I admit to becoming increasingly aware of envy, and it is ugly. And I’ve started to notice a pattern, which you might recognise, and maybe a way through.
Not every minister will ‘fit’ every church. If that’s you, when do you go? Should you go?
We follow a crucified Saviour. That sounds obvious, but it always needs repeating. Because the penny never seems to drop. Not all the way, all the time.
Do you have a passion to see the lost found, and the found built up? Do you have a desire to see the gospel understood, churches planted, men and women converted, children growing in their faith, and for you to be playing a part in that for the rest of your life? Do you treasure your time in God’s Word, and love to see it opened among his people so they are dazzled by his wonder? Then you’ve identified what he means to aspire and desire this noble task.
What is the alternative to self-centred, rebellious ambition? Is there a way of rewriting ambition, so that it can appear in a God-centred, passionate, obedient way?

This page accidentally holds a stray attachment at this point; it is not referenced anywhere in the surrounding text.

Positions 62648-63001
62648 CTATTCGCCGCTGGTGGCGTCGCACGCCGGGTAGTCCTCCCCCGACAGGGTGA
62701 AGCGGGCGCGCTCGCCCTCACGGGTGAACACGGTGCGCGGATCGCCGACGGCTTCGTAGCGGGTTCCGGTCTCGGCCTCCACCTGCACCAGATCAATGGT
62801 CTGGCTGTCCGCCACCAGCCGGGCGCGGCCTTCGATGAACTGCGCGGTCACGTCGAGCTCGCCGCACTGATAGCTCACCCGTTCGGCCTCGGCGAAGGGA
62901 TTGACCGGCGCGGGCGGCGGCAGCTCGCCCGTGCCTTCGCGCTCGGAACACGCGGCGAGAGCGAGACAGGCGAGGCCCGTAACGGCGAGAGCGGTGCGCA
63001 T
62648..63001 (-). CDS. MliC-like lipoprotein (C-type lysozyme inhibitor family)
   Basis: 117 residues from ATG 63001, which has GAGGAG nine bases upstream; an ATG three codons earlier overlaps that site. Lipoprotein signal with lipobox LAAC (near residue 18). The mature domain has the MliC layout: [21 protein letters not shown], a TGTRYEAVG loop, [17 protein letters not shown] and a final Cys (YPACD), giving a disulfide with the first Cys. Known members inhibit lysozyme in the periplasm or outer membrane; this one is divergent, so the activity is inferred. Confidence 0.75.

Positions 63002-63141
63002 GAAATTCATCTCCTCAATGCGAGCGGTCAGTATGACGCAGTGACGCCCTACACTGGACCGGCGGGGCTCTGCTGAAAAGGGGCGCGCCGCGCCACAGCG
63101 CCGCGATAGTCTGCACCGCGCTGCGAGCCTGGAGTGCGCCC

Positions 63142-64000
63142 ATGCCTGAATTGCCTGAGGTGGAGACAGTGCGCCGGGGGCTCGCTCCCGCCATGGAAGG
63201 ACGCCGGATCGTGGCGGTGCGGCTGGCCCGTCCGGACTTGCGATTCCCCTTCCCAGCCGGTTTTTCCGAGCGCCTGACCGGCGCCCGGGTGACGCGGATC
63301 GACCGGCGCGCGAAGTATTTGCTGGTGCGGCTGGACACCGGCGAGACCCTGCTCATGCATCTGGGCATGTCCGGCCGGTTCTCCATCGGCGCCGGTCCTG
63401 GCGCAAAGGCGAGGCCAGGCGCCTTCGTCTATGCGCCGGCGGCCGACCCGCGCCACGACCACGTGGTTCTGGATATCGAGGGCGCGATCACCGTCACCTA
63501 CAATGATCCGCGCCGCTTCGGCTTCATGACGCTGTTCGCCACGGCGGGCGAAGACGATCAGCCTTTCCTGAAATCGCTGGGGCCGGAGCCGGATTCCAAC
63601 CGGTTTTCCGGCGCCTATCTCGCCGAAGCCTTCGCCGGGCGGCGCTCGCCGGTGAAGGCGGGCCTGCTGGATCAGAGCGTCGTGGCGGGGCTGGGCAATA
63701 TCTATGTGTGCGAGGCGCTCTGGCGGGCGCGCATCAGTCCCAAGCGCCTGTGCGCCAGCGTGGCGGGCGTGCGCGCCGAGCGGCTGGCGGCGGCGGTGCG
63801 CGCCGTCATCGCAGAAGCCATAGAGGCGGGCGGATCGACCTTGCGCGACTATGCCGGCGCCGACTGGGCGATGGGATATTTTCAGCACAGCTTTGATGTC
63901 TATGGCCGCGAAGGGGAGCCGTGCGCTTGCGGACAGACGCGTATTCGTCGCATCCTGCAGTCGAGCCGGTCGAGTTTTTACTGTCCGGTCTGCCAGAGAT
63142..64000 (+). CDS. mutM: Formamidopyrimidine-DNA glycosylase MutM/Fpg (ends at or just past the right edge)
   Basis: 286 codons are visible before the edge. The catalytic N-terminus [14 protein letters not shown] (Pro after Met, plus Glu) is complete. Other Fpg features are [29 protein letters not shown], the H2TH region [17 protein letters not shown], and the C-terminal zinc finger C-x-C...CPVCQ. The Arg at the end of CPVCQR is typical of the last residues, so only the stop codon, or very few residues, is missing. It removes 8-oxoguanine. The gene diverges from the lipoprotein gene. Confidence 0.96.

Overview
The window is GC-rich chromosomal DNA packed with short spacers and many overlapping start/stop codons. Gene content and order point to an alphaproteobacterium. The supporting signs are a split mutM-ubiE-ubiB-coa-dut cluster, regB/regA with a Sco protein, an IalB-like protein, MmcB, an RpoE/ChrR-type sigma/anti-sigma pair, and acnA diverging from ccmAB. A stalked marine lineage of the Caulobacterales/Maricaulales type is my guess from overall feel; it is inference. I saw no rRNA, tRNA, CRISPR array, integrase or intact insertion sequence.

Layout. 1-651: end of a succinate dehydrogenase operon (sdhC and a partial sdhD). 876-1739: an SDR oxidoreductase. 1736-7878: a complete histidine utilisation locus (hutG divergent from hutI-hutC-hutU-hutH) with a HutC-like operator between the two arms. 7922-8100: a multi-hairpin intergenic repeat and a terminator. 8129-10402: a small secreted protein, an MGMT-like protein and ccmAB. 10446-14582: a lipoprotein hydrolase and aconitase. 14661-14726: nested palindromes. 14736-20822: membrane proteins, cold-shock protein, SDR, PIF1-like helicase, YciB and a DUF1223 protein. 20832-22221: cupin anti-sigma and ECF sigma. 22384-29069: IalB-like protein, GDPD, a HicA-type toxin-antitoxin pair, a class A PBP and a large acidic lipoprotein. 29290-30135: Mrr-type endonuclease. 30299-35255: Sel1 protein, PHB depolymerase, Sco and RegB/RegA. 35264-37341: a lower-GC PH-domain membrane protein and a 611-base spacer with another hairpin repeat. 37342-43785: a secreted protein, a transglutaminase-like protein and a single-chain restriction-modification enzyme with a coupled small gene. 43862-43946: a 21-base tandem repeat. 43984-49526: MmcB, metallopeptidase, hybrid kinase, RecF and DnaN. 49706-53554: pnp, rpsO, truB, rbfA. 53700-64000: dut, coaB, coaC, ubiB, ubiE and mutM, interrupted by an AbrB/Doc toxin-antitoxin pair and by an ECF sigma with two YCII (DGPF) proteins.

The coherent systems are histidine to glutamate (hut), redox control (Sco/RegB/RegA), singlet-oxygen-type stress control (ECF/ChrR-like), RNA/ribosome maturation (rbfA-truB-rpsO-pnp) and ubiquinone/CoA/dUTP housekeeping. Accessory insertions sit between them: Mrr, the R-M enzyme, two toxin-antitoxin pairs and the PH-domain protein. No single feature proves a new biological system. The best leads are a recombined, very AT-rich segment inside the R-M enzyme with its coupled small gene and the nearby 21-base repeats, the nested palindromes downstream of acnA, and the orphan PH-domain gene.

That’s what Diotrephes heard – that he would be first, that he would be like God. That he would rule the church, that he would be its saviour, that he would be its sole source of truth, that he would be the exclusive centre of its relationships, and that he would be worshipped.
Ambition is a strange, wonderful, glittering but dangerous characteristic for any Christian leader. With it, we can achieve amazing and faithful gains for the kingdom; without it, we are passive, workshy, and go with the flow. But with it we can also domineer, control and make ourselves the enemy of a grace-filled gospel. The New Testament gives us clear examples of the best and worst kinds of ambition.